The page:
Above: The BoC's Poloz takes to the stage at 16:15 B.S.T. Image © Bank of Canada.
The Canadian Dollar advanced against all of its rivals in the midweek session after the Bank of Canada (BoC) raised its overnight lending rate and provided a strong hint of further hikes to come.
The Bank of Canada raised its main interest rate by 25 basis points to 1.75%, the third rate hike in 2018, in a move that was well telegraphed in advance and widely expected by the market.
In response, the Pound-to-Canadian Dollar pair dropped to record a weekly low of 1.6787, which is also the exchange rate's lowest level since October 03.
Key to CAD's rally was the BoC's decision to drop its commitment to raising Canadian borrowing costs only in a "gradual" manner and told markets the overnight rate will need to go all the way up to "neutral", which it estimates to be between 2.5% and 3.5%.
"Governing Council agrees that the policy interest rate will need to rise to a neutral stance to achieve the inflation target. In determining the appropriate pace of rate increases, Governing Council will continue to take into account how the economy is adjusting to higher interest rates," the BoC says in a statement. "We will pay close attention to global trade policy developments and their implications for the inflation outlook."
The "neutral" rate of interest is the equilibrium level at which rates themselves neither encourage nor restrict economic activity. It is not fixed at a particular point, policymakers do not know exactly where it is at any one point in time and so are left with little choice but to estimate where it might be.
"That’s more hawkish than we see as the likely outcome, as we’re not as optimistic on the economy’s ability to weather that dose of tightening, and note that the Bank will still “take into account how the economy is adjusting”. But we’ll need the evidence of growth running no faster than 2% for the Bank of come around to our view," says Avery Shenfeld, chief economist at Toronto-headquartered CIBC Capital Markets.
The USD/CAD rate was quoted 0.57% lower at 1.3007 following the announcement after falling close to 100 points, while the Pound-to-Canadian-Dollar rate was 1.02% lower at 1.6809.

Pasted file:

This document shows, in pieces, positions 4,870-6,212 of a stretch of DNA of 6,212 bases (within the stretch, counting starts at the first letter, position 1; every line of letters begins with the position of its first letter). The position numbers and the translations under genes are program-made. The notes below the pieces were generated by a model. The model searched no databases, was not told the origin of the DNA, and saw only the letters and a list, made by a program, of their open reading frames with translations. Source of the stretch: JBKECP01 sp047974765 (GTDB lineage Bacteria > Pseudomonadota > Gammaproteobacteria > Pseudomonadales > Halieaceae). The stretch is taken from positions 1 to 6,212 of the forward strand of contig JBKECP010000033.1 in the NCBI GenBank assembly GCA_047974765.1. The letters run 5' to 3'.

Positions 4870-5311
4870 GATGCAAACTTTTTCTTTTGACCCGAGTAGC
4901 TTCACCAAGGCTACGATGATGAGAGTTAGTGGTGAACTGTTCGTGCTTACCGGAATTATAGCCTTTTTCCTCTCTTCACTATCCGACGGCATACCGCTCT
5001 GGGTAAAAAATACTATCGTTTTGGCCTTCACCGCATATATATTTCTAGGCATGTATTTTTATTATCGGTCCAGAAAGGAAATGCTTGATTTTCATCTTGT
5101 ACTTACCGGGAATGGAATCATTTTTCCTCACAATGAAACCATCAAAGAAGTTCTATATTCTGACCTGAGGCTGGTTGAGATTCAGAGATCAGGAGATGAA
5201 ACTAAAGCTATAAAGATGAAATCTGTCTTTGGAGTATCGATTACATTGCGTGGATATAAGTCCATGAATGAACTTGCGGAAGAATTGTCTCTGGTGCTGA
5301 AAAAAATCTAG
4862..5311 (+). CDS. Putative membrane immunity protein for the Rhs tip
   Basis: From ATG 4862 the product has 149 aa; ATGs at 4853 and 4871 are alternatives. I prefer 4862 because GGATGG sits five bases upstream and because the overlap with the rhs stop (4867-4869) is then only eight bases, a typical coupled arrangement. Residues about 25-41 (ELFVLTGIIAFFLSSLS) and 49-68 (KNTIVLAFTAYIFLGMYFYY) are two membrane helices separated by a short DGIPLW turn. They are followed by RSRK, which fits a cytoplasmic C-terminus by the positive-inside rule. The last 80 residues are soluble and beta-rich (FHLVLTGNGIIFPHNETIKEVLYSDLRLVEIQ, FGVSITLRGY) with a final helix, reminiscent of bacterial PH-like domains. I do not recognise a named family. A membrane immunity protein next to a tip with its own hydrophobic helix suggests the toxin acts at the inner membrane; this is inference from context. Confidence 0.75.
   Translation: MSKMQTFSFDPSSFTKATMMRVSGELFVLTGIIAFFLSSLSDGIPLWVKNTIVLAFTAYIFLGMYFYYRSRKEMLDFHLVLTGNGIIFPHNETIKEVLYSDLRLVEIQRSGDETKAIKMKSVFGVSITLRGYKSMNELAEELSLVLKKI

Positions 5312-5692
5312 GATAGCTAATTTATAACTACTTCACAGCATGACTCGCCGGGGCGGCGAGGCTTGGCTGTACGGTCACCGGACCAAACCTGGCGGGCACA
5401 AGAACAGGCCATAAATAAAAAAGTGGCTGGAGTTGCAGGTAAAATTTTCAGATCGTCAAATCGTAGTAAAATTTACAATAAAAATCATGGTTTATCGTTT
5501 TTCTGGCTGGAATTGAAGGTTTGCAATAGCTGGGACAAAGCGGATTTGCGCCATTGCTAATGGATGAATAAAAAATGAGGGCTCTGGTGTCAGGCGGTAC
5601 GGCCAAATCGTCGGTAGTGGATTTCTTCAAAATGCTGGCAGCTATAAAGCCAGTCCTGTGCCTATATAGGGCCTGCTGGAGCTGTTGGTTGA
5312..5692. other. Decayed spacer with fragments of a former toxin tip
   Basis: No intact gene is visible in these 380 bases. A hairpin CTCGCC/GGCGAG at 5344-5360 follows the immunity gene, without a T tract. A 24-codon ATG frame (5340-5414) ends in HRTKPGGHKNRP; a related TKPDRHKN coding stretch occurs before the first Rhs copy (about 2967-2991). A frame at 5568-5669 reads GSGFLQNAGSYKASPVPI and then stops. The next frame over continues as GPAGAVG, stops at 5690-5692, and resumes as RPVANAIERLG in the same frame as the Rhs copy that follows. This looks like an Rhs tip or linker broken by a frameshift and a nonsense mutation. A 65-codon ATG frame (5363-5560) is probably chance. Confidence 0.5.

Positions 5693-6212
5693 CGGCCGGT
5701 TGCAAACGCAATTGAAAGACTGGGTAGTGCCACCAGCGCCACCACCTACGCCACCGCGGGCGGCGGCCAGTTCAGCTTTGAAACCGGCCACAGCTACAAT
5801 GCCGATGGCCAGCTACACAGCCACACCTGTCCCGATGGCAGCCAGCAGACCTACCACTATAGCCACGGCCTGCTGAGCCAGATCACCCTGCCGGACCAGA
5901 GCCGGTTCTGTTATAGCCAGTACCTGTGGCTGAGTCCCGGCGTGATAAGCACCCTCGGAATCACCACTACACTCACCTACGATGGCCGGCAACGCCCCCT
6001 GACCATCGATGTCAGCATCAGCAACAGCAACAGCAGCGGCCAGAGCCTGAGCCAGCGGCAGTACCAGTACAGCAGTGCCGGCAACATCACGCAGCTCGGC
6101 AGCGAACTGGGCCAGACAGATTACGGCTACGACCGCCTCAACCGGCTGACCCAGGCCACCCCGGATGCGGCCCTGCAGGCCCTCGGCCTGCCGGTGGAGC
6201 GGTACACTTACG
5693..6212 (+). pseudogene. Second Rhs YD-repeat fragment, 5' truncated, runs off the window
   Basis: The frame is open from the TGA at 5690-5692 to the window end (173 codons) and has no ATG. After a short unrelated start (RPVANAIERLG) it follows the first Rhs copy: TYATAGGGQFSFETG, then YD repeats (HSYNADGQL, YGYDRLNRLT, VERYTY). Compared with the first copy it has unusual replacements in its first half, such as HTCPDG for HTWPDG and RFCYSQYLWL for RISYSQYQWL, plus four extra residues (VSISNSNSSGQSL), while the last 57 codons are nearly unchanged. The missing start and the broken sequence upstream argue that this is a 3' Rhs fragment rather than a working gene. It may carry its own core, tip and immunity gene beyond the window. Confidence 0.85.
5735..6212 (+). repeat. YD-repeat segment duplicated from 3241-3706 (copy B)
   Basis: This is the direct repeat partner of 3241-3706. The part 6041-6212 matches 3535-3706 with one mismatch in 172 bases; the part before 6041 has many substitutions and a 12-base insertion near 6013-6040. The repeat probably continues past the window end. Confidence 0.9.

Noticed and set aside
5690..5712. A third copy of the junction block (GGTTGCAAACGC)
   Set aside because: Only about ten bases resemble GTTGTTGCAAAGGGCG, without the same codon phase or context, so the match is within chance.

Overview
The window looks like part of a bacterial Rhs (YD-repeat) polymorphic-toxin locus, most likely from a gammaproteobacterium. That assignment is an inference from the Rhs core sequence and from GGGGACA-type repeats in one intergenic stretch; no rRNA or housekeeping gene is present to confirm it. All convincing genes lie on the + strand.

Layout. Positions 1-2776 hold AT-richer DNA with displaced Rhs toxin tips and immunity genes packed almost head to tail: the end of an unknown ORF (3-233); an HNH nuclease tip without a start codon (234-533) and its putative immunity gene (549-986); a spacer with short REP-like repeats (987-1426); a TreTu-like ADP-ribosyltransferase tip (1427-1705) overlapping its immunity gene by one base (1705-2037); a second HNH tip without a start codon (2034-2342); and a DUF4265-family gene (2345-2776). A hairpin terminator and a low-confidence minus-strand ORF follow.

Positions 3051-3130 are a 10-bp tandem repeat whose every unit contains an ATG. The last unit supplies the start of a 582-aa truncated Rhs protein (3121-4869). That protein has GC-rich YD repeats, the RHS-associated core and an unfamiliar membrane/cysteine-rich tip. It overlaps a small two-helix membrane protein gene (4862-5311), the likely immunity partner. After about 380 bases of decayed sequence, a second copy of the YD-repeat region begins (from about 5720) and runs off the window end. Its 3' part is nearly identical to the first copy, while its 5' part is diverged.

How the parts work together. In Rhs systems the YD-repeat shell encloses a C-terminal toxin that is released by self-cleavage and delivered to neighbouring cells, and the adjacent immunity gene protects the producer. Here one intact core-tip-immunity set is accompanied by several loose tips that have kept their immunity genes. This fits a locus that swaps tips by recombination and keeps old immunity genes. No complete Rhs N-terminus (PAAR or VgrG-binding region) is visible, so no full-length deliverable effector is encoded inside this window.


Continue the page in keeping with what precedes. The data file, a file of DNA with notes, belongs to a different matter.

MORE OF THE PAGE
What really mattered for markets Wednesday is the BoC's signal about future rate rises has now opened the door to the possibility of another hike coming in December, rather than January or some other point in the first-quarter of 2019.
It also means the BoC wants to go on raising interest rates for a while yet, which will help markets to become more confident in pricing policy moves next year.
Markets care about the BoC decision because of the push and pull influence that changes in rates can have on international capital flows, as well as their allure for short-term speculators. Interest rate decisions are normally only taken in response to movements in inflation.
"Inflation is then expected to remain close to the 2 per cent target through the end of 2020. The Bank’s core measures of inflation all remain around 2 per cent, consistent with an economy that is operating at capacity," the BoC says.
Canadian inflation fell to 2.2% in September, from 2.8% back in August, while all of the adjusted measures of inflation averaged out at exactly 2% for that month.
That leaves inflation sat more or less at the BoC's 2% target so its statement on the so called neutral rate Wednesday may have taken the market by surprise.
"Core inflation is the key variable for policy decisions, and despite the slight dip in September, the three main measures still averaged the BoC’s 2% target. As long as core data floats around this level, we expect further tightening in 2019," says James Knightley, chief international economist at ING Group. "We predict two hikes in 1Q19 and 3Q19, taking the policy rate towards the lower end of the BoC's estimate of the nominal neutral rate."
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